May 06, 2010 - 8:18 pm
new research that came out this month:
"Tamoxifen may be a reasonable treatment alternative for patients with biochemical-recurrent ovarian cancer," concluded Dr. Jean Hurteau and his coinvestigators from the Gynecologic Oncology Group (GOG). But he cautioned that the findings need to be validated in other randomized trials.
Tamoxifen plays an important role in the treatment of hormone-driven breast cancer, but evidence for its use in recurrent ovarian cancer is lacking, according to a recent Cochrane Review article in which the authors found no randomized trials on which to base recommendations (Cochrane Database Syst. Rev. 2010 [doi:10.1002/14651858.CD001034.pub2]).
All participants had biochemical-recurrent ovarian cancer (defined as a rise in CA 125 of at least twice the upper limit of normal with no evidence of disease by RECIST [Response Evaluation Criteria in Solid Tumors] 1.0 criteria). The investigators reported on 68 women who were randomized to receive a minimum of 200 mg oral thalidomide once daily (with a weekly dose escalation of 100 mg to a maximum of 400 mg), and 70 women randomized to receive 20 mg oral tamoxifen twice daily.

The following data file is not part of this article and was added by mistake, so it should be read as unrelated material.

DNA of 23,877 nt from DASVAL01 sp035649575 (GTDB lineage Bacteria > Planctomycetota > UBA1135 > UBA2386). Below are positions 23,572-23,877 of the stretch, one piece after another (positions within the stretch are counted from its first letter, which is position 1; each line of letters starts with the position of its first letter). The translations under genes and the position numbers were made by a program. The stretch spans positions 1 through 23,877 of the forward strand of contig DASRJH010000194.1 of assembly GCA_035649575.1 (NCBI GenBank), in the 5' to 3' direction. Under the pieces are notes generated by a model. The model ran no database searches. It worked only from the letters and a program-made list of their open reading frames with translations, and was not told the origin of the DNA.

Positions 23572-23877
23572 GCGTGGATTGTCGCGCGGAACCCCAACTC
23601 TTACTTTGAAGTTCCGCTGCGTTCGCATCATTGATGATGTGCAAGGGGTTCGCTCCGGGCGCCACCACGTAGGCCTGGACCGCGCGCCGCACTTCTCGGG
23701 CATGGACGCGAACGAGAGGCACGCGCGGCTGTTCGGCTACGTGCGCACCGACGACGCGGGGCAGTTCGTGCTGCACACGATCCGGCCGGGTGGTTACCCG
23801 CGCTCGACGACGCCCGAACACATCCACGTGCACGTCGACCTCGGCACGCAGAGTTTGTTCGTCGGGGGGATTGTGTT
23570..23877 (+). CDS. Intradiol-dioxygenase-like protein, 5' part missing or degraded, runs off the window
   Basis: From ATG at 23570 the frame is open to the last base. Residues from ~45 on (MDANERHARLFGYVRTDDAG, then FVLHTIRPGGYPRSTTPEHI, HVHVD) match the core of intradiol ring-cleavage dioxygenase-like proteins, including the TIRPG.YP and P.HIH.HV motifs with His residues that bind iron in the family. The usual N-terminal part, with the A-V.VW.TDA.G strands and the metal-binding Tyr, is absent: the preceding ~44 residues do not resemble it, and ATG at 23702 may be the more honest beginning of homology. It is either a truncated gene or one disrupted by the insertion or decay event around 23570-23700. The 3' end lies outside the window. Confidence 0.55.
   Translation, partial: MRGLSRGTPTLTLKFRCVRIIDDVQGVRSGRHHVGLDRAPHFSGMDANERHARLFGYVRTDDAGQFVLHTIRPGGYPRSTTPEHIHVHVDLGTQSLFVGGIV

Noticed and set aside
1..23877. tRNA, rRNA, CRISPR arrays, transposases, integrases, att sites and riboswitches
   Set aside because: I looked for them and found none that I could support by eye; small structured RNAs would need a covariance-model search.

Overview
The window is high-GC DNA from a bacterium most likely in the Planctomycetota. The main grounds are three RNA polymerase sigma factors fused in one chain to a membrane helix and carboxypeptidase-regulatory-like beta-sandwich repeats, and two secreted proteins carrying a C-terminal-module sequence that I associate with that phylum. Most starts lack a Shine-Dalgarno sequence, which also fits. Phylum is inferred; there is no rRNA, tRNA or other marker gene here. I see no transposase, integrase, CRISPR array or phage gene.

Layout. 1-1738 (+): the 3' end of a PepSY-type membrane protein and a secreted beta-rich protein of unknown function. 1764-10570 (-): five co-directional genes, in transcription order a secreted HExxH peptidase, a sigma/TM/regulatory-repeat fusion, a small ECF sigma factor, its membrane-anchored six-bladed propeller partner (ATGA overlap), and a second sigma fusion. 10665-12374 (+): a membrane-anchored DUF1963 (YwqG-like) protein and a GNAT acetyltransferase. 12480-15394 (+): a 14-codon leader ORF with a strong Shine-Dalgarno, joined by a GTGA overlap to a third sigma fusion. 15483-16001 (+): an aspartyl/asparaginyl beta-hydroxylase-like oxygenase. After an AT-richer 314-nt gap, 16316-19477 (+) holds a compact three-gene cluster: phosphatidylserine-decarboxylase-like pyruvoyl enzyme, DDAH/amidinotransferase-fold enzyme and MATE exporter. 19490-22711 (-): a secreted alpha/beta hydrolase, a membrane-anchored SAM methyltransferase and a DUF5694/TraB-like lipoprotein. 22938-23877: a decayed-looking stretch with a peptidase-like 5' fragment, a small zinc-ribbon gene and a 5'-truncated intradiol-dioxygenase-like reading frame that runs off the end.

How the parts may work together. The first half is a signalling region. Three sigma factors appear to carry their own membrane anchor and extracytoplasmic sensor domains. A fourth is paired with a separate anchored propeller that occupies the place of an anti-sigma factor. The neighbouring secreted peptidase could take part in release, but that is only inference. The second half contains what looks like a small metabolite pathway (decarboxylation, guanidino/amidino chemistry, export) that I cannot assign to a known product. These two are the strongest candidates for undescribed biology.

The study group included women with FIGO stage III or IV confirmed epithelial ovarian, tubal, or primary peritoneal cancer who had completed first-line chemotherapy and whose CA 125 had normalized. The average age of the patients was 64 years, and 67% had grade III tumors, Dr. Hurteau said. The women were assessed for toxicity every 4 weeks, and for disease progression every 12 weeks, until either disease progression or death.
Women who received thalidomide had a 31% increased risk of disease progression (hazard ratio, 1.31), compared with those who were given tamoxifen. Median progression-free survival was 3.2 months in the thalidomide group vs. 4.5 months in the tamoxifen group.
In terms of overall survival, women in the thalidomide group had a 76% increased risk of death (HR, 1.76) after 48 months, compared with those who took tamoxifen.
In addition, women in the thalidomide group experienced more grade III/IV toxicity, compared with the tamoxifen group (55% vs. 3%, respectively). Venous thromboembolism occurred in 6% of the thalidomide group and 1.4% of the tamoxifen group.
Serum vascular endothelial growth factor (VEGF) levels were not significantly correlated with either progression-free survival or overall survival.
"The reason for the findings is uncertain," Dr. Hurteau said.